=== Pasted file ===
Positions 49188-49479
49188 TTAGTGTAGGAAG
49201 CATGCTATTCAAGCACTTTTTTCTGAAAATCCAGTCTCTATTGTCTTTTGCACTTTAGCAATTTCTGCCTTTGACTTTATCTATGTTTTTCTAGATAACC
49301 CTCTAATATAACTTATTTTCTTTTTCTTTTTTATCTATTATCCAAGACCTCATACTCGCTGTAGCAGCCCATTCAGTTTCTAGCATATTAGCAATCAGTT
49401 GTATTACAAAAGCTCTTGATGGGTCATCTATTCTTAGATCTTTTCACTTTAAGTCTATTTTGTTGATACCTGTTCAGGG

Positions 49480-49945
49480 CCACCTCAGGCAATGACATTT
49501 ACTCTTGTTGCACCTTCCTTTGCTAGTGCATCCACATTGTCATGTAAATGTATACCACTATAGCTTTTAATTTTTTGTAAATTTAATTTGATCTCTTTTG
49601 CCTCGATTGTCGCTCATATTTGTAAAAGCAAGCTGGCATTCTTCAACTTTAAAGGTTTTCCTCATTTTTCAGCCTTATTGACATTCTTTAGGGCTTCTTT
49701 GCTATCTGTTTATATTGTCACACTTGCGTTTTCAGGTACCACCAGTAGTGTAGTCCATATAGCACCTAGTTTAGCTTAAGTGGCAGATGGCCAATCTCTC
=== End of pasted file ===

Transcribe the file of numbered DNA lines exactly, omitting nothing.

Positions 49188-49479
49188 TTAGTGTAGGAAG
49201 CATGCTATTCAAGCACTTTTTTCTGAAAATCCAGTCTCTATTGTCTTTTGCACTTTAGCAATTTCTGCCTTTGACTTTATCTATGTTTTTCTAGATAACC
49301 CTCTAATATAACTTATTTTCTTTTTCTTTTTTATCTATTATCCAAGACCTCATACTCGCTGTAGCAGCCCATTCAGTTTCTAGCATATTAGCAATCAGTT
49401 GTATTACAAAAGCTCTTGATGGGTCATCTATTCTTAGATCTTTTCACTTTAAGTCTATTTTGTTGATACCTGTTCAGGG

Positions 49480-49945
49480 CCACCTCAGGCAATGACATTT
49501 ACTCTTGTTGCACCTTCCTTTGCTAGTGCATCCACATTGTCATGTAAATGTATACCACTATAGCTTTTAATTTTTTGTAAATTTAATTTGATCTCTTTTG
49601 CCTCGATTGTCGCTCATATTTGTAAAAGCAAGCTGGCATTCTTCAACTTTAAAGGTTTTCCTCATTTTTCAGCCTTATTGACATTCTTTAGGGCTTCTTT
49701 GCTATCTGTTTATATTGTCACACTTGCGTTTTCAGGTACCACCAGTAGTGTAGTCCATATAGCACCTAGTTTAGCTTAAGTGGCAGATGGCCAATCTCTC